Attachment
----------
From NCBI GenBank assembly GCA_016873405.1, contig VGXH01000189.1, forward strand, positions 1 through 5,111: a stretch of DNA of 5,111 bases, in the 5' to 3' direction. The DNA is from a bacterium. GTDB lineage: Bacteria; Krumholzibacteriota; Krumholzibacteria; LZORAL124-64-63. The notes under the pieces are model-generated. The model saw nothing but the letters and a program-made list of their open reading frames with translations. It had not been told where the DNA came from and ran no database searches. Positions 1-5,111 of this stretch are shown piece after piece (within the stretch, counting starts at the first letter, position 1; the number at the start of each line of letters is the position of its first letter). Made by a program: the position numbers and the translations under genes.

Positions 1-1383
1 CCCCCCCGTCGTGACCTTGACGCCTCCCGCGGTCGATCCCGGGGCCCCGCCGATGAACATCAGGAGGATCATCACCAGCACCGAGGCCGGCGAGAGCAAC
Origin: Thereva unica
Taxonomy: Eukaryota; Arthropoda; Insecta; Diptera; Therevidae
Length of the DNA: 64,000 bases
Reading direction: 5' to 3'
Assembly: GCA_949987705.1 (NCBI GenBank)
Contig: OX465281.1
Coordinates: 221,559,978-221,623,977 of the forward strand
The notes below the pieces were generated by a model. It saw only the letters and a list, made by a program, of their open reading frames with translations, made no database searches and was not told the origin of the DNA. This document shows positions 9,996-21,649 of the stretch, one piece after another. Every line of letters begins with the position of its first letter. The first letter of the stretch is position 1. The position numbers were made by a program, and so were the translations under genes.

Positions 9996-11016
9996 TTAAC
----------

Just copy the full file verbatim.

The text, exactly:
From NCBI GenBank assembly GCA_016873405.1, contig VGXH01000189.1, forward strand, positions 1 through 5,111: a stretch of DNA of 5,111 bases, in the 5' to 3' direction. The DNA is from a bacterium. GTDB lineage: Bacteria; Krumholzibacteriota; Krumholzibacteria; LZORAL124-64-63. The notes under the pieces are model-generated. The model saw nothing but the letters and a program-made list of their open reading frames with translations. It had not been told where the DNA came from and ran no database searches. Positions 1-5,111 of this stretch are shown piece after piece (within the stretch, counting starts at the first letter, position 1; the number at the start of each line of letters is the position of its first letter). Made by a program: the position numbers and the translations under genes.

Positions 1-1383
1 CCCCCCCGTCGTGACCTTGACGCCTCCCGCGGTCGATCCCGGGGCCCCGCCGATGAACATCAGGAGGATCATCACCAGCACCGAGGCCGGCGAGAGCAAC
Origin: Thereva unica
Taxonomy: Eukaryota; Arthropoda; Insecta; Diptera; Therevidae
Length of the DNA: 64,000 bases
Reading direction: 5' to 3'
Assembly: GCA_949987705.1 (NCBI GenBank)
Contig: OX465281.1
Coordinates: 221,559,978-221,623,977 of the forward strand
The notes below the pieces were generated by a model. It saw only the letters and a list, made by a program, of their open reading frames with translations, made no database searches and was not told the origin of the DNA. This document shows positions 9,996-21,649 of the stretch, one piece after another. Every line of letters begins with the position of its first letter. The first letter of the stretch is position 1. The position numbers were made by a program, and so were the translations under genes.

Positions 9996-11016
9996 TTAAC